Edith Cowan University Professor, Stephen Teo, has found some interesting results on the effect of office humour in relation to organisational change within the public sector. In a survey of 312 public sector employees who had seen organisational or structural changes in their workplace over the previous 12 months, Teo found that humour can have a negative impact on employee morale. Teo found that when the workplace was being merged or restructured, employees felt a ‘psychological breach of contract’, and a feeling that the job and workplace they signed up for had been removed from under them. The findings showed that attempts by Managers to joke or make light of the situation when the workplace was in upheaval failed to lighten the mood, and most likely made the situation worse. Additionally, Professor Teo cited studies in the United States which found “empirical evidence that humour has a negative consequence on our wellbeing’, while ‘some people actually see it as an act of workplace bullying’. ‘It’s probably very healthy for employees to be using humour among themselves, but not for the jokes to be coming from the person pulling all the levers controlling their work lives’, Teo said. Rather, Professor Teo suggested Managers would be better advised to give staff appropriate information concerning any changes and how they would be affected.
A Queensland law firm has attained a 50/50 gender partnership split with the recent elevation of senior commercial and property lawyer Helen Kay as an equity partner in the firm. Appointed alongside Tom Rynders, Dan Creevey and Clare Creevey at Creevey Russell Lawyers, the firm is proud to have achieved this gender-equalising milestone. Clare Creevey said ‘we have been committed to building a gender-equal firm, and addressing economic inequality for women is an important issue for the legal community’.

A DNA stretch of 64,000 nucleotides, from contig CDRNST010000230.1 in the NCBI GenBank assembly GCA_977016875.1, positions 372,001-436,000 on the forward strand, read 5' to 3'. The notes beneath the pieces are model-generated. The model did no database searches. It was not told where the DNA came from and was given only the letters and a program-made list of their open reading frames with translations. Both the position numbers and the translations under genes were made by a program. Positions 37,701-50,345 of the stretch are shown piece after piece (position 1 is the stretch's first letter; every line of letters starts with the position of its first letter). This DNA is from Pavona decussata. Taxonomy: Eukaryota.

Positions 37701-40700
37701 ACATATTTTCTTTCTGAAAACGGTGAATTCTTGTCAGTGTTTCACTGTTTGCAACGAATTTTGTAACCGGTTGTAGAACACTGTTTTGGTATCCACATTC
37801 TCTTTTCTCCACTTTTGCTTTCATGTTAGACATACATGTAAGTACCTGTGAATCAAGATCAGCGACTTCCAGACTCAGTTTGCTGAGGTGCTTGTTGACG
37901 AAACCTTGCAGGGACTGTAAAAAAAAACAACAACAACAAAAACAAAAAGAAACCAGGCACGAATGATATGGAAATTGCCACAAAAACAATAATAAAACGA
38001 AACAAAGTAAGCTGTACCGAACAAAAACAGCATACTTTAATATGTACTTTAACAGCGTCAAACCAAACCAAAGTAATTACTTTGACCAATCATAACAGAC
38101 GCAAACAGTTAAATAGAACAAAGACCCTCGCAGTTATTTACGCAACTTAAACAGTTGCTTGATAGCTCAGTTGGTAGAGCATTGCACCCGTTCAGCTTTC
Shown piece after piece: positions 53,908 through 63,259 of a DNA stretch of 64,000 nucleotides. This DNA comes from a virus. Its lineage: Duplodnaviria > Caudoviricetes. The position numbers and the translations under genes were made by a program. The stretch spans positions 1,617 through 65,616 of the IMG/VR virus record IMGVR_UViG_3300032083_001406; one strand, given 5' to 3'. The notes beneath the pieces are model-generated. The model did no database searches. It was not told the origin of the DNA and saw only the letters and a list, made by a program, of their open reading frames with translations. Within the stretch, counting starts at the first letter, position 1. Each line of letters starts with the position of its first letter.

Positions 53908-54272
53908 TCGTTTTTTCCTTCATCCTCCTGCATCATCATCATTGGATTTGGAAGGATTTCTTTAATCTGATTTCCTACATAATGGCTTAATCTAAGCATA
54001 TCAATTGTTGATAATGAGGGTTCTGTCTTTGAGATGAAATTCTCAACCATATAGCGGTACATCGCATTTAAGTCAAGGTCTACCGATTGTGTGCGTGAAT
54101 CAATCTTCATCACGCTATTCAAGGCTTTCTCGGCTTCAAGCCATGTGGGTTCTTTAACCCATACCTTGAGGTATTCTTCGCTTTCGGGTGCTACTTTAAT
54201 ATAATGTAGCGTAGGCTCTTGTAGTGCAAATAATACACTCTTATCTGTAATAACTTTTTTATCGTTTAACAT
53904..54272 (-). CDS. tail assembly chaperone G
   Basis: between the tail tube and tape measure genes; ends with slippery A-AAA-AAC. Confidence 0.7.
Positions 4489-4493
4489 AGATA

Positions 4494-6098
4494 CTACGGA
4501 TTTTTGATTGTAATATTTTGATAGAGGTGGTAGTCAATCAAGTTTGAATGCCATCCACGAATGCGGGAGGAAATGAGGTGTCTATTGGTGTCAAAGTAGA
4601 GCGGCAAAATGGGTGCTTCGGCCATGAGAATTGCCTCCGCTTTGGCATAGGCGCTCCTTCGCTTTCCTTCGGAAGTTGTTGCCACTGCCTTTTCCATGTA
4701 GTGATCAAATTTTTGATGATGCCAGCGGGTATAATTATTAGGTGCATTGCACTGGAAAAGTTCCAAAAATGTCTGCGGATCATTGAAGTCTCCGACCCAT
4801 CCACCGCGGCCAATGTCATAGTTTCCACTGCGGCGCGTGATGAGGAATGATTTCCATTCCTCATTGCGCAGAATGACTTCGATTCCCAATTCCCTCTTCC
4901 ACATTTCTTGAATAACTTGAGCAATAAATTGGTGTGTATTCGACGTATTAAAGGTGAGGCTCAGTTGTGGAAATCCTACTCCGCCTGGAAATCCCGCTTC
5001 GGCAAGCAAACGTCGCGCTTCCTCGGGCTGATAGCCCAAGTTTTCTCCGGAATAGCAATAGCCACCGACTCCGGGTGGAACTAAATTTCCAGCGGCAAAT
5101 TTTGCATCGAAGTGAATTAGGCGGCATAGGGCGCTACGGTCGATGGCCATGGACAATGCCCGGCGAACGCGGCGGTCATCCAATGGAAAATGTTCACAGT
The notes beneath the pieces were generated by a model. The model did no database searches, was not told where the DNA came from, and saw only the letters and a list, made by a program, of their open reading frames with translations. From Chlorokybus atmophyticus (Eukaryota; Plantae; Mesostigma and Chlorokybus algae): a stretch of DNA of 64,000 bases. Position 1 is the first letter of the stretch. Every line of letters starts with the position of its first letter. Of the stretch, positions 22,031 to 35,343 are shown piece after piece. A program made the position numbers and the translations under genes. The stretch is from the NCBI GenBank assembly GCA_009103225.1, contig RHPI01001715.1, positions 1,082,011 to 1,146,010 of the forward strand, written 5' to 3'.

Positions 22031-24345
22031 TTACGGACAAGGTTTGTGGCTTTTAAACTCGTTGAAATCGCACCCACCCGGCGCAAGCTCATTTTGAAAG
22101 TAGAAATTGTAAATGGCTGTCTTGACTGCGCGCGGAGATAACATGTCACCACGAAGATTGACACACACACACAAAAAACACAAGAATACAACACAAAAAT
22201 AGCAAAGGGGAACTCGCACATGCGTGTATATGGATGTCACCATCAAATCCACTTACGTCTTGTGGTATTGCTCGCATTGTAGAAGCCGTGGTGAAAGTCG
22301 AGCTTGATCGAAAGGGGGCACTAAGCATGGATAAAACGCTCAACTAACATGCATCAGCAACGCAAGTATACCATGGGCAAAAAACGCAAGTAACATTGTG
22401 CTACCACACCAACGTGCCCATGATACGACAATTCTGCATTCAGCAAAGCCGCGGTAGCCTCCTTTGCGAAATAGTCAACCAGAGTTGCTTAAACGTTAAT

In contrast, the national rates, according to The Australian Financial Review’s Law Partnership survey, show female partners are still outnumbered by men four to one. In total, women now constitute 27.4 per cent of partners at 54 firms as at the January survey results, an increase from 27.1 per cent in July.
Owen Hughes, the principal of a law firm was found by the Federal Circuit Court to have “unequivocally” engaged in sexual harassment with the victim, Ms Hill being awarded $170,000 in damages.
Mr Hughes conduct was persistent and preyed on Ms Hill being a single mum who needed the job.
The behaviours included going on a business trip and entering her bedroom in his underwear and on another occasion entering her bedroom when she was only wrapped in a towel, coercing hugs from Ms Hill on a number of occasions by “blocking her exit and putting her in a position where she felt she could not decline” as well as a ‘bombardment” of emails making it clear he was interested in a romantic relationship
In addition, there were veiled threats that her employment depended upon her entering into a sexual or romantic relationship. The court acknowledged the power imbalance and the need for Ms Hill to have a job impacted her ability to do anything about the behaviour or leave the job.